But wait, there's more.. Two of my best friends left for a very long European wide journey and they've been riddled with problems, but that's not my story to tell, so I'll leave the cliff hanger ending at this point.
With a bit of luck I'll be able to use multisyllabic words tomorrow, and perhaps get the K-R to shift a bit, Spaghetti Monster providing maybe a wheelie or two!

For now; I'm too tired/pressed for time to add hyperlinks to all references. With some luck (read time) I'll do it. You can excesise your rights by shouting for hyperlinks in the comments.

Bed... n...o...w....


Ruby on Rails RJS gotcha.

I know this has been touted in all the tutorials, but I had forgotten it, so I'm assuming that someone else will forget it too.

I had a nice Ajax form, using form_remote_tag(), to update a DIV as per instructions. Having made that work, I wanted to proceed to the next level and swapped out the ERb template for an RJS template. I simply renamed the ERb template, and then stuck an RJS template in between and used replace_html to render the content in the DIV. But it didn't work.
The result was simply plain JavaScript inserted into the page. It looked stupid. The reason was simple; The RJS generated JavaScript wasn't executed in my browser. Having scratched my head, asked some of my friends, scratched some more I decided to retreat back to my documentation. I started browsing through my O'Reilly Short Cut about RJS, and there I had it, highlighted by myself, in an already highlighted box.
This is what the box says:
"Don't Use the :update Option with RJS Calls
Never use the :update option when making remote calls to actions that render RJS templates. The :update option instructs Rails to generate an Ajax.Updater Prototype object instead of an Ajax.Request object. The Ajax.Updater updates a single DOM element with the contents of the HTML response. RJS templates return JavaScript to the browser, which must be evaluated to produce the desired effects"

Of course!
So, changing this:
< % form_remote_tag :update => :my_div, :url => { :action => :my_action },
:loading => "$('indicator').show()",
:complete => "$('indicator').hide()" do % >

into this:
< % form_remote_tag :url => { :action => :my_action },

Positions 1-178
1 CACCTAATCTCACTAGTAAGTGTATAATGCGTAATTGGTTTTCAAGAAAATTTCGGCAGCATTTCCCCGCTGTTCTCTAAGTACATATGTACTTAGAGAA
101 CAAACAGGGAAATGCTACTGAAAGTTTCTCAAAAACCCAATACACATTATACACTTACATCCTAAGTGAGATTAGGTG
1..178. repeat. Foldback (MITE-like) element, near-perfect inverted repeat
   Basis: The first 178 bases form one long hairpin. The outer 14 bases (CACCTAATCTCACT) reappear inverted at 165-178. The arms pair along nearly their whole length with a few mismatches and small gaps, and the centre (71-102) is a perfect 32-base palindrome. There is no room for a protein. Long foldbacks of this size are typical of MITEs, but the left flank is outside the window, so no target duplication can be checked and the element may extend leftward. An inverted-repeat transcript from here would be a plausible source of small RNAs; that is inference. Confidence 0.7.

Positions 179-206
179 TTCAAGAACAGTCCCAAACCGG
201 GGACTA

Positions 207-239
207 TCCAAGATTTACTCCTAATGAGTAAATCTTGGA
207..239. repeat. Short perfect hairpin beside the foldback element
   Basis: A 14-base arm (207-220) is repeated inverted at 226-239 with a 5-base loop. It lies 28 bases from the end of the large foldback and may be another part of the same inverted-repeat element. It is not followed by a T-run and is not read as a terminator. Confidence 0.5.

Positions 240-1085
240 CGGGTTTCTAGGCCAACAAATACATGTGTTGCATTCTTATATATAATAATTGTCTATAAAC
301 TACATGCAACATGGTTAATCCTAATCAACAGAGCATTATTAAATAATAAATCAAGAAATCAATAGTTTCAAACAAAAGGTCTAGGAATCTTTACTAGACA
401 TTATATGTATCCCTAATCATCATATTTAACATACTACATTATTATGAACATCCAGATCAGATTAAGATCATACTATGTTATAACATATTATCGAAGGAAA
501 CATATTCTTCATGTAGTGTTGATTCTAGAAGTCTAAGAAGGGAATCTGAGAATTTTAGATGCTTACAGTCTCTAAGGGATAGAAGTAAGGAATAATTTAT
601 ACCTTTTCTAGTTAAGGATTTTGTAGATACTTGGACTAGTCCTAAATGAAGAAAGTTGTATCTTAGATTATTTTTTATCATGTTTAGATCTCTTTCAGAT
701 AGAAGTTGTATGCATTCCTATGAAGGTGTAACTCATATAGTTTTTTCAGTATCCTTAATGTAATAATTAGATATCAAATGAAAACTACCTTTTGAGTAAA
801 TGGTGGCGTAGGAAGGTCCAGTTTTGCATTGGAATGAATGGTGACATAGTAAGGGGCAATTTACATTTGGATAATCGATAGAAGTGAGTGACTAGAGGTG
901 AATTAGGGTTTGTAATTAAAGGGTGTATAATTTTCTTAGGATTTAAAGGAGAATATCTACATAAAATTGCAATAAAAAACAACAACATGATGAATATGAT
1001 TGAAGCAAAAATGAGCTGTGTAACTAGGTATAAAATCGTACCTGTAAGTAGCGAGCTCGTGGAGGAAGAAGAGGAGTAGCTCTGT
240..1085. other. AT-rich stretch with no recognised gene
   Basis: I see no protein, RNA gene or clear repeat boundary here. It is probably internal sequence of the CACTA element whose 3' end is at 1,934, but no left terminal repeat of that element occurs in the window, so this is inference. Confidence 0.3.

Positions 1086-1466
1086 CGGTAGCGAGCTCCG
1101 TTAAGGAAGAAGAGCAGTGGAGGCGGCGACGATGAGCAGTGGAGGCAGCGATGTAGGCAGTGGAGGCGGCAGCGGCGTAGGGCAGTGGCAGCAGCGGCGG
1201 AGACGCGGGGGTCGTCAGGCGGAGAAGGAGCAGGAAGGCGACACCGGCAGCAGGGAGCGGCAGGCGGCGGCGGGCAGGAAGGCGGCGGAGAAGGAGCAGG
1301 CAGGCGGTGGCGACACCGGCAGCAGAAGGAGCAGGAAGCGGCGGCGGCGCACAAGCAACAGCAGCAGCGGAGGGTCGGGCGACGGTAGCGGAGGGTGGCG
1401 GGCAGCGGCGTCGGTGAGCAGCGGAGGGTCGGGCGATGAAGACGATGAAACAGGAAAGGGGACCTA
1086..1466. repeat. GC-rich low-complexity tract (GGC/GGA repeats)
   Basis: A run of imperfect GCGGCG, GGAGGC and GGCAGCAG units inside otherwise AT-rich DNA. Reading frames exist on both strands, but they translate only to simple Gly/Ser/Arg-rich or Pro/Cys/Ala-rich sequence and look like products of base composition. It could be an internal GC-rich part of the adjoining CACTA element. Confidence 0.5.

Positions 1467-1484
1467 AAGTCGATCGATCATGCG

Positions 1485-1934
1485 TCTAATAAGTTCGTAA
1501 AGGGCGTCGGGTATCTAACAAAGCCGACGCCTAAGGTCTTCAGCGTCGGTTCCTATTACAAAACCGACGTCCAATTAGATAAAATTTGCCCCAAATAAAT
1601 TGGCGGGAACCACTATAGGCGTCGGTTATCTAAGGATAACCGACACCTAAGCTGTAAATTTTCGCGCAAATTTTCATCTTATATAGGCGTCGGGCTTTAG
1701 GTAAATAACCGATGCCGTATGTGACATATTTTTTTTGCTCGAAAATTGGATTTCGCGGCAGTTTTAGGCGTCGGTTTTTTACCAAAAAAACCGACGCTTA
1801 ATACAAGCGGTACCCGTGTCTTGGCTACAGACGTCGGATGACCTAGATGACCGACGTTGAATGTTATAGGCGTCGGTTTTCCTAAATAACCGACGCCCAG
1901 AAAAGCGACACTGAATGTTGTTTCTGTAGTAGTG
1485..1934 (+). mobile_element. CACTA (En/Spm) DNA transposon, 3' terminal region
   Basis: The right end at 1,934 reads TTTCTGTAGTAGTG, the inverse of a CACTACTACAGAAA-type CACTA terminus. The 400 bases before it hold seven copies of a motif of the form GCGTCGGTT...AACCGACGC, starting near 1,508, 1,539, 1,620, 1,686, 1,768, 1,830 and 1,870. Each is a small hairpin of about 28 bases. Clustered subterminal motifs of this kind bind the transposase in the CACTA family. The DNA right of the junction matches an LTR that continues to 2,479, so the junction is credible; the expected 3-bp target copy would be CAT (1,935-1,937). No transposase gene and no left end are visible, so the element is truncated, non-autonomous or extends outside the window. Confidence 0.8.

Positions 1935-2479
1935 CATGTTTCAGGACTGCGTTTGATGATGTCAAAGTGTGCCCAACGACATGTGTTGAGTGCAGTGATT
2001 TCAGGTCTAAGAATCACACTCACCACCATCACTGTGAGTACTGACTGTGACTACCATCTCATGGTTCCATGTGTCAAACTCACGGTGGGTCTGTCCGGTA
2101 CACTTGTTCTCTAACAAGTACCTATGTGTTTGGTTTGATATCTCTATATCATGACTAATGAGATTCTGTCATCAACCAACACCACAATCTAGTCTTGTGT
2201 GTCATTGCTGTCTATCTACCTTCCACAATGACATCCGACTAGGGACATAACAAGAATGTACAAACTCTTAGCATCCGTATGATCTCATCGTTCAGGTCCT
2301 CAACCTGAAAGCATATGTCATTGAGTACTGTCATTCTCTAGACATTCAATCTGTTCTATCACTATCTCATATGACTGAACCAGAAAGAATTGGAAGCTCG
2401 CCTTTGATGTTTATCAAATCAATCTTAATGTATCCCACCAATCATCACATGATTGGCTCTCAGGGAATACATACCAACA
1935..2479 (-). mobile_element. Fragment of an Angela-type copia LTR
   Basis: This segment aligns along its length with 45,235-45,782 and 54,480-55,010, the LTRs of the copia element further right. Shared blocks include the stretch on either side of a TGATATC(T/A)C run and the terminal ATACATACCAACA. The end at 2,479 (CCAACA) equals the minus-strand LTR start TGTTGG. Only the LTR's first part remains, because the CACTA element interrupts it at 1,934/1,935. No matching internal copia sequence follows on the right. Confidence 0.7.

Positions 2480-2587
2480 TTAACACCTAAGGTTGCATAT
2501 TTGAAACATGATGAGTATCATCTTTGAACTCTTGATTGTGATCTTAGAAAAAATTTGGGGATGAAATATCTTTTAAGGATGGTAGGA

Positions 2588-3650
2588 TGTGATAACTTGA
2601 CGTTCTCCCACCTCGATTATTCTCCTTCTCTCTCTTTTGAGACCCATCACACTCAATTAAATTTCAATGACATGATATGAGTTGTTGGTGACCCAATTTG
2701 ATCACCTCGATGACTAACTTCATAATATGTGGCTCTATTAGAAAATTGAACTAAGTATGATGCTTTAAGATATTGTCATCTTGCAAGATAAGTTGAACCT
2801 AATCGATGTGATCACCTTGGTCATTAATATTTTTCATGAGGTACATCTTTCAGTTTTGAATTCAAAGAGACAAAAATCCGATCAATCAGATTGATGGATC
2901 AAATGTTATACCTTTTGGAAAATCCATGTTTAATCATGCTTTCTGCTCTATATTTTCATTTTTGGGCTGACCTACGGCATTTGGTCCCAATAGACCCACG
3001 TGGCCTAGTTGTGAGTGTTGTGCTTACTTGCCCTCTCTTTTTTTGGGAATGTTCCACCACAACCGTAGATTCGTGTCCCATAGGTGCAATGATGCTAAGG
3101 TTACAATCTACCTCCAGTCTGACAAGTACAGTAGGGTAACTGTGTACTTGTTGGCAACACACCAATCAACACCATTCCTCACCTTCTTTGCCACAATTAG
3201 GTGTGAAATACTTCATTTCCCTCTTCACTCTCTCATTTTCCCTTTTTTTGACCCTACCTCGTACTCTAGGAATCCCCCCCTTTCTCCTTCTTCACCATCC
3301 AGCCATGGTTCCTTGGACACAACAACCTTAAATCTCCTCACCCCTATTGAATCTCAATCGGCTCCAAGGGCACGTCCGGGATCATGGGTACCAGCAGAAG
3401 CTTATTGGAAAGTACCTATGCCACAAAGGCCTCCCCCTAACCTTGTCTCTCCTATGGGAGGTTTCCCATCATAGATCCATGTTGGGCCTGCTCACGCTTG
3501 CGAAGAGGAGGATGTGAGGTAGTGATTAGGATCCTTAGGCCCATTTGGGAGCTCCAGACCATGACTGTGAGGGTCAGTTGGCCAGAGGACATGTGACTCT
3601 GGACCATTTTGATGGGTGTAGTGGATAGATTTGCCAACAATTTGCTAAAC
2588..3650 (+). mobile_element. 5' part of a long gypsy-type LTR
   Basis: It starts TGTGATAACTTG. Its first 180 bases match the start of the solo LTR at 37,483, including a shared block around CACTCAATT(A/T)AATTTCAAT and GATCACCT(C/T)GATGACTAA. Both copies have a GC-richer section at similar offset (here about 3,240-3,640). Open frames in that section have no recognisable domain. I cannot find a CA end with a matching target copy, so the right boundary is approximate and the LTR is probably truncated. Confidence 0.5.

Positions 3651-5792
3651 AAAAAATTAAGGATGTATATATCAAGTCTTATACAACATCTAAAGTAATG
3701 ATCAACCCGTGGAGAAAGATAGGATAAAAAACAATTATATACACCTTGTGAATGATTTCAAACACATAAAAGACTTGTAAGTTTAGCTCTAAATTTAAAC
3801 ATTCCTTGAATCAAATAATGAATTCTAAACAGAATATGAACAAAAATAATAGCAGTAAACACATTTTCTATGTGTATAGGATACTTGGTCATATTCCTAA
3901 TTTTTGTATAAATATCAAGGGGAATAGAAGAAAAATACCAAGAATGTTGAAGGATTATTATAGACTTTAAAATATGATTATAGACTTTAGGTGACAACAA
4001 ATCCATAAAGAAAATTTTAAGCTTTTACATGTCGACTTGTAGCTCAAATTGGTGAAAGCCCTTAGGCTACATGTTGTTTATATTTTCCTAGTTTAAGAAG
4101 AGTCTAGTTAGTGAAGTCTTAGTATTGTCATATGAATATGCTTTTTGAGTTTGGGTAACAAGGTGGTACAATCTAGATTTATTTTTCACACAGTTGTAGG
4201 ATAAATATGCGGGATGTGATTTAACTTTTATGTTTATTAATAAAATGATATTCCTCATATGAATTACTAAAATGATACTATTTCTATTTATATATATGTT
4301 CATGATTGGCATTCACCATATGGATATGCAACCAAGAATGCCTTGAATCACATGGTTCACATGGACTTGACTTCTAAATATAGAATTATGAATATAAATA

:loading => "$('indicator').show()",
:complete => "$('indicator').hide()" do % >

Note the lack of :update... it all works! There you have it, have a look into this little gotcha if your RJS JavaScript isn't executed in the browser and you get a nice plain JavaScript displayed in the browser instead of you nicely formatted executed HTML output. :)


BMW day at the Ace Cafe

Caz and I rode down to Ace Cafe today to take a peek at the BMW bikes, and naturally to show off my bike. Hehehehe. Breakfast now. Yummy!!
Update: A few more pictures over at my Picasa album.


Getting dirty off road.

A friend of ours has been amazingly kind and lent us his enduro bike. I took it out for a quick spin and I was totally knackered! Then it was Caz's turn to go off road for the first time ever. I'm very proud of her as she was improving lap by lap. Attached is one of her first ones. We both loved it!! Thanks to Tony who came along for the first ride on his (street tyred') DRZ400. :)


Rails, Git, Capistrano, Ferret, etc... I'm exhausted.,

In the past weeks I've been trying to get my application to play nice with the latest of the "Rails-stack". This includes Rails 2.1.0, Git, Capistrano 2.3.0, Ferret (and acts_as_ferret) with the DRb server, running under Phusion Passenger, a.k.a mod_rails under Apache 2.
I must say that the only thing here working 100% as advertised is Apache and mod_rails. Thank's so much for that! Wonderful!
Let's start from the top. Upgrading to Rails 2.1.0 wasn't much of a problem, just annoying trying to get all the gems and plug-ins to play nice. I don't know if it's good or bad to prevent Rails from running without the gems declared in environment.rb. The biggest problem I had was with the datetime_toolbocks plug-in. It seems that the author isn't that bothered with updating the code to run with Prototype 1.6.x which ships with later versions of Rails. So I've reverted my Prototypes back to 1.5.x for now. Don't get me wrong, I appreciate the fact that the author has (without much acknowledgment to the original code of Dynarch's Calender) packed it up and distributed it. The functionality is pretty much spot on, and I initially wanted the Dynarch Calender as I've been using it before. What I don't like is developers being incommunicado and not providing updates (not requesting features here). But hey, it's free and I shouldn't look a gift horse in the mouth. It still took me hours to figure this all out.